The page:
Discover Degenerative Myopia: Strategies for a Clearer Future
Myopia, which people often call near-sightedness, is a vision issue where distant objects appear blurry. It’s like having a pair of glasses that make everything up close crystal clear, but things far away become hazy. Myopia usually shows up during childhood and sticks around as you grow into your teenage and young adult years. While myopia begins as simple “school myopia,” over time the elongation of the eye can lead to degenerative changes, known as degenerative or pathological myopia. This severe form of myopia increases risks of permanent vision impairment.
Degenerative myopia occurs when excessive eye growth causes mechanical abnormalities. As the eye elongates, the retina stretches and begins to thin, particularly in the posterior pole region. This is called posterior staphyloma. Thin areas have increased susceptibility to tears, holes, and detachment. At the same time, the vitreous humor liquefies and collapses. The vitreous is the gel-like substance filling the eye – as it detaches from the retina, it can also cause retinal tears. Tears may lead to detachment where the retina separates from the back of the eye.
Other degenerative changes include choroidal neovascularization, where new blood vessels develop under the retina and macula. This can cause hemorrhage and fluid leakage. There may also be areas of chorioretinal atrophy, where the choroid layer of blood vessels serving the retina becomes thinner and less vascularized. All of these degenerative changes significantly raise the risk of severe vision loss.
Degenerative myopia usually progresses faster in childhood, slowing by adulthood. However, high myopes, with prescriptions above -6 diopters, remain at greater risk of degeneration throughout life. By age 75, 35% of people with high myopia experience vision-threatening complications. Severe cases may result in blindness.
Risk Factors for Degenerative Myopia
There are several risk factors that make progression to pathological myopia more likely:
- High degree myopia — eyes longer than 26 mm are at increased risk. Each additional mm raises chances of degeneration.
- Early onset myopia — developing before age 7-8. The earlier severe myopia starts, the more likely it is to advance.
- Genetic predisposition — variations in genes affect tissue structure. Autosomal dominant inheritance observed.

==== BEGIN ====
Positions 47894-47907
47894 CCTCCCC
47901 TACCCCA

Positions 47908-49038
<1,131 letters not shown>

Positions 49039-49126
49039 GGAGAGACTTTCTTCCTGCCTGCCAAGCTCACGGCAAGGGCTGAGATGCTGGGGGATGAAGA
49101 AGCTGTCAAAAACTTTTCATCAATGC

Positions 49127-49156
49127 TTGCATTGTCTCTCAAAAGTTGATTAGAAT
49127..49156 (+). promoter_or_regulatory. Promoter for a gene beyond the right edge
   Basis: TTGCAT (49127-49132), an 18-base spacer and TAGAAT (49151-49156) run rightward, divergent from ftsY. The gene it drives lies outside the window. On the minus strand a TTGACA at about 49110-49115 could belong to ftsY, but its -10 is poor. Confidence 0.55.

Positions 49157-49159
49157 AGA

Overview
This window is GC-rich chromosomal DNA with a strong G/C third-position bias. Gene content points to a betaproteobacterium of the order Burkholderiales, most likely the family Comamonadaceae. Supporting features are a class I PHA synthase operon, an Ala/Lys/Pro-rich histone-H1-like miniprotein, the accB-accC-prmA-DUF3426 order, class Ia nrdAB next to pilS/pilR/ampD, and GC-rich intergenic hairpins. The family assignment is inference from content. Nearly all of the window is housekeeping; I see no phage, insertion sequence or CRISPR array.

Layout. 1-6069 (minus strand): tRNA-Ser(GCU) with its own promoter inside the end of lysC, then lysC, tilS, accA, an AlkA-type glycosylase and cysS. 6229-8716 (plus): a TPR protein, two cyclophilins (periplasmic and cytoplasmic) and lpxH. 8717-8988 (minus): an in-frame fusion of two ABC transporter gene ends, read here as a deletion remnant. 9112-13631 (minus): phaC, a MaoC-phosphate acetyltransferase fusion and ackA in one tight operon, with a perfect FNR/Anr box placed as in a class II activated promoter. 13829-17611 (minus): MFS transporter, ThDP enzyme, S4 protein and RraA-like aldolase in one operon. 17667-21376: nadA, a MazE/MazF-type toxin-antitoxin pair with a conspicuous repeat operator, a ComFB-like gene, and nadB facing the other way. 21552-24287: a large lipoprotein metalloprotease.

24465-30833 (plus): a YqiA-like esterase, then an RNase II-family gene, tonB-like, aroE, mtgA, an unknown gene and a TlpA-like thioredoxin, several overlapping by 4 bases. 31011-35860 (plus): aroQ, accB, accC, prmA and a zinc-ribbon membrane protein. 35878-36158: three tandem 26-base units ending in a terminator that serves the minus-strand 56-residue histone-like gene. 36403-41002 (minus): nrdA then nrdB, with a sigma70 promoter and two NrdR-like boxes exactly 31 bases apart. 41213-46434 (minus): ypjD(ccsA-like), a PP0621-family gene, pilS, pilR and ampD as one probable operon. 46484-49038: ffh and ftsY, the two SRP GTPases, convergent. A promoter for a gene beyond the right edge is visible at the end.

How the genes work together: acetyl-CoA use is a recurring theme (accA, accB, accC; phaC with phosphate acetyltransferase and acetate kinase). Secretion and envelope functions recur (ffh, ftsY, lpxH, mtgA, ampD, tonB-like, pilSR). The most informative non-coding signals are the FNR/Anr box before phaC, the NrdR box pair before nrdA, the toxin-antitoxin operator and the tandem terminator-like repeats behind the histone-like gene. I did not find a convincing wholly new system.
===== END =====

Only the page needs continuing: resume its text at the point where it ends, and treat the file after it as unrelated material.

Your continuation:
- Excessive near work — sustained close reading work may promote axial elongation. However, data are equivocal.
- Urbanization — associated with less time outdoors, earlier education, near work demands. Myopia is more common in urban areas.
- Diet — some research links vitamin D and nutrient deficiencies to myopia progression but more study is needed.
Research is still elucidating exactly why and how myopia turns into degenerative myopia. There are likely complex interactions between genetic susceptibilities and environmental triggers. While not all progression can be prevented, regular eye exams help detect changes for early management.
Managing and Preventing Degenerative Myopia
There is no cure for degenerative myopia. However, steps can be taken to maximize vision and eye health:
- Comprehensive eye exams every 1-2 years to monitor for retinal changes. High myopes may need annual exams.
- Spectacle correction to maximize visual clarity. Contact lenses do not slow progression. Under-correction can worsen elongation.
- Consider specialty contacts or surgical correction (ICL, LASIK) to stabilize vision. These do not slow degeneration.
- Control risk factors. Increase outdoor time, avoid glare, optimize diet and lighting for close work.
- Caution with activities causing ocular trauma, like sports and vigorous eye rubbing.
- Stop smoking. Tobacco is associated with greater risk of maculopathy.
- Monitor for metamorphopsia, micropsia, blurry vision as early signs of change.
- Photocoagulation or cryopexy laser procedures may be used to repair some retinal lesions.
- Anti-VEGF injections can treat choroidal neovascularization to limit damage.
In summary, degenerative myopia involves progressive retinal thinning and other abnormalities leading to impaired vision. Regular eye health monitoring, risk reduction behaviors, and prompt treatment help preserve sight in those affected. Research to better understand and manage degenerative myopia continues to advance.
Q: What is the main cause of degenerative myopia?
A: The main causes are a combination of genetic factors leading to excessive axial elongation of the eye and mechanical stretching of ocular tissues. This results in retinal abnormalities and degenerative changes over time.
Q: Does degenerative myopia get worse over time?
A: Yes, the hallmark of degenerative myopia is that it is progressive, causing worsening vision and increasing risk of impairment as complications accumulate in the retina and other eye structures. However, progression slows by adulthood and can be managed.
Q: Can degenerative myopia be cured or reversed?
A: There is no cure for the underlying elongation and degenerative changes. However, treatments aimed at repairing retinal damage and optimizing correction of refractive errors can help slow further progression and vision loss. The goal is to stabilize rather than reverse degeneration.
Degenerative myopia is a leading cause of incurable vision impairment worldwide. As myopia prevalence increases, more individuals are at risk of developing associated retinal abnormalities and damage over time. Understanding risk factors, pursuing regular eye health monitoring, and promptly treating complications offers the best chance of preserving vision and quality of life for those afflicted. With a multipronged approach, people can successfully manage degenerative myopia.